The Irish sovereign CDS spread exceeded 500 basis points Thursday – for the first time in recorded history. The future of Anglo Irish Bank is at the heart of Ireland‘s problems. The state has poured money into the failed bank but investors are concerned that the eventual cost of a bailout will be too great for the country to bear.
“The government have strenuously denied that senior debt will be restructured. Subordinated debt, on the other hand, is another question.”
Risky assets experienced a difficult session as a combination of mixed economic data and heightened concerns over Ireland fueled negative sentiment as the price of insuring the nations debt went through the roof.
Ireland is the new black sheep of the sovereign CDS world, and its spreads exceeded 500bp Thursday for the first time on record.
“Given that it was only last Friday when the 400bp level was breached, the rapid widening in spreads reflects the severity of Ireland’s credit deterioration as perceived by the market. The prospect of a medium-term IMF/EU intervention – as mooted in a research report last week – triggered the latest bout of widening, and a well-received bond auction on Tuesday failed to provide the boost many expected,” Markit Financial Information Service writes in its daily update.
The future of Anglo Irish Bank is at the heart of Ireland’s problems.
The state has poured funds into the failed bank but investors are concerned that the eventual cost of the bailout will be too great for the country to bear.
“Rumours are circulating abound that bondholders will be forced to share some of the pain. The government have strenuously denied that senior debt will be restructured. Subordinated debt, on the other hand, is another question,” vice president Gavan Nolan at Markit Credit Research writes.
Finance Minister Brian Lenihan has been less than emphatic in denying that subordinated bondholders will not get all of their money back.
The bank’s CDS spreads reflect the bifurcation in senior and subordinated debt.
The latter CDS are now trading around 47 points upfront (equivalent to over 2000bp using 20% recovery rate), indicating high probability of default.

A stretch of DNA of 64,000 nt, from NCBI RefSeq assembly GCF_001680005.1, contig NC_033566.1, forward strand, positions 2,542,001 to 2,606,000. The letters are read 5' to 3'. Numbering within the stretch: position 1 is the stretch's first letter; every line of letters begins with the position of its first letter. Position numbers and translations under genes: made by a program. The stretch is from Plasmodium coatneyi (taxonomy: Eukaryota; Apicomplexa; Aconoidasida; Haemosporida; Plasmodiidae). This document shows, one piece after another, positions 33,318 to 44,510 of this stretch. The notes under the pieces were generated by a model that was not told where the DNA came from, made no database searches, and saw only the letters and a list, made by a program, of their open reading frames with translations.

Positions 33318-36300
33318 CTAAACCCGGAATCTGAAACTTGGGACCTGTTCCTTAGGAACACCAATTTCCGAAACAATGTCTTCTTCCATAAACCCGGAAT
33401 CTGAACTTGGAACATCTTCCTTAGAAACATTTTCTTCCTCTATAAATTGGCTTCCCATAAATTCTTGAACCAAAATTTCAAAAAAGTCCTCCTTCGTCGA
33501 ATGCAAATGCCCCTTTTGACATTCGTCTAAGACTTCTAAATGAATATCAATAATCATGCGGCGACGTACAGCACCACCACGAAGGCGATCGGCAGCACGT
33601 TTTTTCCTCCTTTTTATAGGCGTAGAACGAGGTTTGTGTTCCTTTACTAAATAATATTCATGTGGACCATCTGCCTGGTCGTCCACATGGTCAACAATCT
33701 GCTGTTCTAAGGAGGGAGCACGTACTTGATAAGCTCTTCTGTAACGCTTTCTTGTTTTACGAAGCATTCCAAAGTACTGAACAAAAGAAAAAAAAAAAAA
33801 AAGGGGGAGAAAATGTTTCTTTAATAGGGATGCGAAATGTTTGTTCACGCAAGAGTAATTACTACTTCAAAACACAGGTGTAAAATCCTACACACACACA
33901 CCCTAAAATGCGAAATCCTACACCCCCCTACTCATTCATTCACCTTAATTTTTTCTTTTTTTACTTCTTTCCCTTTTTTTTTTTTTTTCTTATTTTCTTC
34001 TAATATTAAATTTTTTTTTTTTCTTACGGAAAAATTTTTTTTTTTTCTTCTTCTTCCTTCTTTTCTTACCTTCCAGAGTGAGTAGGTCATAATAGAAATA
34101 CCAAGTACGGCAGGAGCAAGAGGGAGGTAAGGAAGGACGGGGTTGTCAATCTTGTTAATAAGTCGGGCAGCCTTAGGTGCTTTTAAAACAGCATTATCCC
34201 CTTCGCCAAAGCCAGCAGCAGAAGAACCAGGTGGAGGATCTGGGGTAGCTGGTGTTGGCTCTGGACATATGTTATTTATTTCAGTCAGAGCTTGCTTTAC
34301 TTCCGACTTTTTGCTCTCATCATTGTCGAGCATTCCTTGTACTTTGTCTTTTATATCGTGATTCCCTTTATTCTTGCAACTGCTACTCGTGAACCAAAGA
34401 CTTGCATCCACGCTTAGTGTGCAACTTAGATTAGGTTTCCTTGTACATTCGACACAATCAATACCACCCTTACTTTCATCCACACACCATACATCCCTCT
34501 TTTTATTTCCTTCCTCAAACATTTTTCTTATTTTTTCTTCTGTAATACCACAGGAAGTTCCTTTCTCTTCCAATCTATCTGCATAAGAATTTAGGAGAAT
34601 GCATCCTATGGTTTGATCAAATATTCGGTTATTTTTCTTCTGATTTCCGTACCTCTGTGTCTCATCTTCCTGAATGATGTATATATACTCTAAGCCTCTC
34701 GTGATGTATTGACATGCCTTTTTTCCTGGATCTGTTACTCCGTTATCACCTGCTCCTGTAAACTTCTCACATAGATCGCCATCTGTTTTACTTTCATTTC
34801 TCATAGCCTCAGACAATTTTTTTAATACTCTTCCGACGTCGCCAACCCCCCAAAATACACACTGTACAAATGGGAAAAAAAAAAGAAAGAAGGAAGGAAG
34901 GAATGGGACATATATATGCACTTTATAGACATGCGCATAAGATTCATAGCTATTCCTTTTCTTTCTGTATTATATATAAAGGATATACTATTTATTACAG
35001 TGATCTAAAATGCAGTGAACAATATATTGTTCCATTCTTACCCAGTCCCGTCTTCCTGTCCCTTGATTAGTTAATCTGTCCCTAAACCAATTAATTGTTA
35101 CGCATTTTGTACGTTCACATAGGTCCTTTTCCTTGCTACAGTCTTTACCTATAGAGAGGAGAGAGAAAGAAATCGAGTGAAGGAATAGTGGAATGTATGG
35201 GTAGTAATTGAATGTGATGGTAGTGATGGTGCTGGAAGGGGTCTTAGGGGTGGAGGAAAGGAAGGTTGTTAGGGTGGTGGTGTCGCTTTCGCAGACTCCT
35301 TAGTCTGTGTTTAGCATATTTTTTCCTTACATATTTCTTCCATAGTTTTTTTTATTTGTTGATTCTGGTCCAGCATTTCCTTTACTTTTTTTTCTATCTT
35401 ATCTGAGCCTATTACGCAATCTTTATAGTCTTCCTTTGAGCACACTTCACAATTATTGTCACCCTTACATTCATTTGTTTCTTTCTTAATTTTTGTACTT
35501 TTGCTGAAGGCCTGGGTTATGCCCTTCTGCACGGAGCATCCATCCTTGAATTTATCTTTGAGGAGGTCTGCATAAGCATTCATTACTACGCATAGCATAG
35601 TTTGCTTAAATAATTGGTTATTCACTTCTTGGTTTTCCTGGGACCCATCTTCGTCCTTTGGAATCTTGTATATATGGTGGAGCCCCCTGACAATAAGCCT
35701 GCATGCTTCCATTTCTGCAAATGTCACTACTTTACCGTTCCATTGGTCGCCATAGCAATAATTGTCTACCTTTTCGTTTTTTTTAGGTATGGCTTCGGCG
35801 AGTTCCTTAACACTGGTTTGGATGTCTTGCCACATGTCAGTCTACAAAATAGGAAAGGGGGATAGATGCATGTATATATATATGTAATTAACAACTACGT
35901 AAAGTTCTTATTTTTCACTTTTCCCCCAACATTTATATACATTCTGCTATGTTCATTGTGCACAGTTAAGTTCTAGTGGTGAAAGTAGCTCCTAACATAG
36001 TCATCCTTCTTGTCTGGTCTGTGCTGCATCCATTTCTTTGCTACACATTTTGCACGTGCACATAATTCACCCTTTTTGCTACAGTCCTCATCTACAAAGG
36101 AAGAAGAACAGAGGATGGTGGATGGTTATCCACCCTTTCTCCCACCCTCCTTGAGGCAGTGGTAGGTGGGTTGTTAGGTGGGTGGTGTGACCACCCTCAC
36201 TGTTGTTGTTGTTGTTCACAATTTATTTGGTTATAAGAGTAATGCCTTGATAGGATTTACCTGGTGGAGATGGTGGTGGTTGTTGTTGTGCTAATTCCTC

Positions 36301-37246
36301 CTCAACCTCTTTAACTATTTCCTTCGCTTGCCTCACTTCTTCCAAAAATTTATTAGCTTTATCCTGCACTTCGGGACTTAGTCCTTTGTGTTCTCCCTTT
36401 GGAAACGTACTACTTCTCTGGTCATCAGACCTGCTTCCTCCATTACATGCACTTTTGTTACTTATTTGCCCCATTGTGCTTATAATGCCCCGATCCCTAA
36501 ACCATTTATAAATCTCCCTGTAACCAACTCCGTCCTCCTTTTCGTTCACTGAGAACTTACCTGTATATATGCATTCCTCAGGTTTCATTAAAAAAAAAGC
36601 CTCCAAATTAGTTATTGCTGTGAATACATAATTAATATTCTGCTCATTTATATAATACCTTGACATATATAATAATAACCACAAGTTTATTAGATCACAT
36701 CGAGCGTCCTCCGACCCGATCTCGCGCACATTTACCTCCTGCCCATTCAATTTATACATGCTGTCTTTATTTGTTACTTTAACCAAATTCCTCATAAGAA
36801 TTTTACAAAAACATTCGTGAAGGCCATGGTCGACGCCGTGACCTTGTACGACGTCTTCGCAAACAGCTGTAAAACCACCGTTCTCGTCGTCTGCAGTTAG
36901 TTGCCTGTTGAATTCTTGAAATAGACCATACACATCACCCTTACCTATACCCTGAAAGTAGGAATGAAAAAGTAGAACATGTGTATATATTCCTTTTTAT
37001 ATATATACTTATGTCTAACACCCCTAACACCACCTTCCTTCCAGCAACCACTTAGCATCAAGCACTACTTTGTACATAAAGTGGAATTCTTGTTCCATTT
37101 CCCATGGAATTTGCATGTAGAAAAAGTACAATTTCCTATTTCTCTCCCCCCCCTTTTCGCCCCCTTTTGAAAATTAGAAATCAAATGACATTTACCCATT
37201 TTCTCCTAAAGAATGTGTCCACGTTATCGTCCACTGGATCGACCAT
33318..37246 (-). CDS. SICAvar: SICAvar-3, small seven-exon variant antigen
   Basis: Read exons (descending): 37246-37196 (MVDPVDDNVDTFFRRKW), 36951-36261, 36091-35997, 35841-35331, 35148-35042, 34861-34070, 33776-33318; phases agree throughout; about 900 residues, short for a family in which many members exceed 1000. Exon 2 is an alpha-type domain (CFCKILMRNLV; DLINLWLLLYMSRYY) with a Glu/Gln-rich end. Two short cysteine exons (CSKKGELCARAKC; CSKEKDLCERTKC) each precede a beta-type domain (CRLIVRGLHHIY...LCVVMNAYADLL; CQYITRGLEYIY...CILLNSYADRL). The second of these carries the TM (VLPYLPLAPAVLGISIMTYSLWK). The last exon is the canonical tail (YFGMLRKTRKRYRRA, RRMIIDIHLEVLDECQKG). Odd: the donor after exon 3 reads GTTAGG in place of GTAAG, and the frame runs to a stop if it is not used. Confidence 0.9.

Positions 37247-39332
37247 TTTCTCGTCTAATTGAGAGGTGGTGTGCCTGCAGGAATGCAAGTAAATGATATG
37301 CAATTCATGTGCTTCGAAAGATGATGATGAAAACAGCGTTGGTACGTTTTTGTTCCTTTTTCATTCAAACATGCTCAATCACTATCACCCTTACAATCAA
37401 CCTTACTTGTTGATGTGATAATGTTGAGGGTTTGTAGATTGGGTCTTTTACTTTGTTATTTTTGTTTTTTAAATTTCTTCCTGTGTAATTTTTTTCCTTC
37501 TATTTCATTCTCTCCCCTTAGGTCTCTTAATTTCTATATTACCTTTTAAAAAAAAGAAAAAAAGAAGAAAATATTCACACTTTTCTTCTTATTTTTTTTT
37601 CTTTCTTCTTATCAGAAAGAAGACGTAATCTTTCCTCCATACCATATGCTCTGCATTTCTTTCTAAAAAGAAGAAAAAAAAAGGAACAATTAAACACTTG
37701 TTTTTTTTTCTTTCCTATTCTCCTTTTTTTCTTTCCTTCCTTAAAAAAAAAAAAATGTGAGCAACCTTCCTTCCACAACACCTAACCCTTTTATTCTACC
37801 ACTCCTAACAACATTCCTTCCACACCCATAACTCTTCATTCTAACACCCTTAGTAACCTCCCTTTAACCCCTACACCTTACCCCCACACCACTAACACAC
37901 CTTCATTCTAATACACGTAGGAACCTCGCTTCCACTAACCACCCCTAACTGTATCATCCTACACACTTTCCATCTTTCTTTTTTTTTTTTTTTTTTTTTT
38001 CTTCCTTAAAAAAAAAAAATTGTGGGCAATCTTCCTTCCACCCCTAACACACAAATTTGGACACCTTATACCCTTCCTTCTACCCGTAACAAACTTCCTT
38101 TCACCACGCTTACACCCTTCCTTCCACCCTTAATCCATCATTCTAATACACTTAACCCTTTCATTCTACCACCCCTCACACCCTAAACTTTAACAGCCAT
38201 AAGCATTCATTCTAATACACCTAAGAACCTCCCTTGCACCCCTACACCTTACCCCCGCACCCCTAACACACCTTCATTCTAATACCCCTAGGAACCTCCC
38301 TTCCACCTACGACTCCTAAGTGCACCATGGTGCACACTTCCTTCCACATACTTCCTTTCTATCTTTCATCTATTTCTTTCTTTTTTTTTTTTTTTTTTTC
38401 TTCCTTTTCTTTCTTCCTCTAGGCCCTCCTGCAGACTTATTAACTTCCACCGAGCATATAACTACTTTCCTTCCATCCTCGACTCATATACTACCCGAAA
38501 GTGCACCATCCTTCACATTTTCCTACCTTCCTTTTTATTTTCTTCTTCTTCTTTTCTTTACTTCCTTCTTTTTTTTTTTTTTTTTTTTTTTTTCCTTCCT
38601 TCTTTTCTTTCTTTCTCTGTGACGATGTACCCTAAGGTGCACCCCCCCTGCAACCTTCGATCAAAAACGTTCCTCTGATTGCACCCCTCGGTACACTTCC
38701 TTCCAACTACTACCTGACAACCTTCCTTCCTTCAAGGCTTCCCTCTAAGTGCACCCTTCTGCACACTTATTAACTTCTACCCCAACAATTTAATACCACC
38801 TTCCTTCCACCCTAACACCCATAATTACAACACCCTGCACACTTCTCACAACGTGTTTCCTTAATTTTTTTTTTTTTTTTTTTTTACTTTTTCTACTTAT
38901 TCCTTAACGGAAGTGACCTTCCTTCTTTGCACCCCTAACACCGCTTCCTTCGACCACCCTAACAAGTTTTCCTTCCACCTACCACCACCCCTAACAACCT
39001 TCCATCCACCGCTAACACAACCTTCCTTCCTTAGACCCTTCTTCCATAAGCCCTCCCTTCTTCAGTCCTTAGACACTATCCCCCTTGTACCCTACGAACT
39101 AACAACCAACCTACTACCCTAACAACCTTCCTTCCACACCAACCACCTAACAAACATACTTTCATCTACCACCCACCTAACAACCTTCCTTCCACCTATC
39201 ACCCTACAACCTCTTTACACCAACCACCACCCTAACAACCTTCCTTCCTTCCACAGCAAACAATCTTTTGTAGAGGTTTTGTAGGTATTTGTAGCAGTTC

AIB and Bank of Ireland were also significantly wider today, rumours of a bank default in the morning session not helping.
Ireland’s Q2 GDP figures only added to the negative sentiment.
Ireland’s economy shrank by 1.2% in the second quarter, confounding expectations of a small rise.
On a GNP basis – a more useful measure because of the high level of multinational corporate activity – the economy shrank by 0.3%.
“The disappointing figures raise doubts about Ireland’s severe austerity policies, and will no doubt influence the political discourse in the UK,” Nolan says.
More Bad News
Yet more bad news came in the form of Markit PMIs.
The Markit Flash Eurozone PMI slumped to 53.8 in August, a seven-month low and far worse than expected.
The leading indicator is pointing towards a slowing of growth in the region over the third-quarter.
Weaker than expected US initial jobless claims figures completed the negative economic picture.
“But there was glimmer of hope for optimists with the US existing homes sales figures, which were better than expected. Housing starts earlier this week also beat expectations, and the data helped spreads come off their wides. Even banks, which were underperforming throughout the day, improved during the afternoon,” Gavan Nolan points out.
The Markit iTraxx Senior Financials index was 3.5bp wider at 148.5bp after being as wide as 155.5bp earlier in the day.
Sovereigns also staged a comeback, the Markit iTraxx SovX Western Europe finishing the day tighter.
- Markit iTraxx Europe 116.5bp (+2.5), Markit iTraxx Crossover 528bp (+9)
- Markit iTraxx SovX Western Europe 160bp (-1)
- Markit iTraxx Senior Financials 148.5bp (+3.5)
- Sovereigns – Greece 797bp (-4), Spain 225bp (-11), Portugal 405bp (+14), Italy 195bp (-2), Ireland 475bp (+15), Belgium 141bp (-4), Hungary 347bp (0)
- BP 198bp (+1)
- AIB – Snr 615bp (+31), Sub 965bp (+35), Bank of Ireland – Snr 525bp (+33), Sub 815bp (+31), Anglo Irish Bank – Snr 16 points upfront, Sub 47 points upfront
- Ireland Credit Risk Jumps to Record on Anglo Bondholder Concern (businessweek.com)
- Ireland hit again by bank fears, GDP slump (marketwatch.com)
- Irish CDS Blow Out Again (blogs.wsj.com)
- More on the ‘Irish panic’ (ftalphaville.ft.com)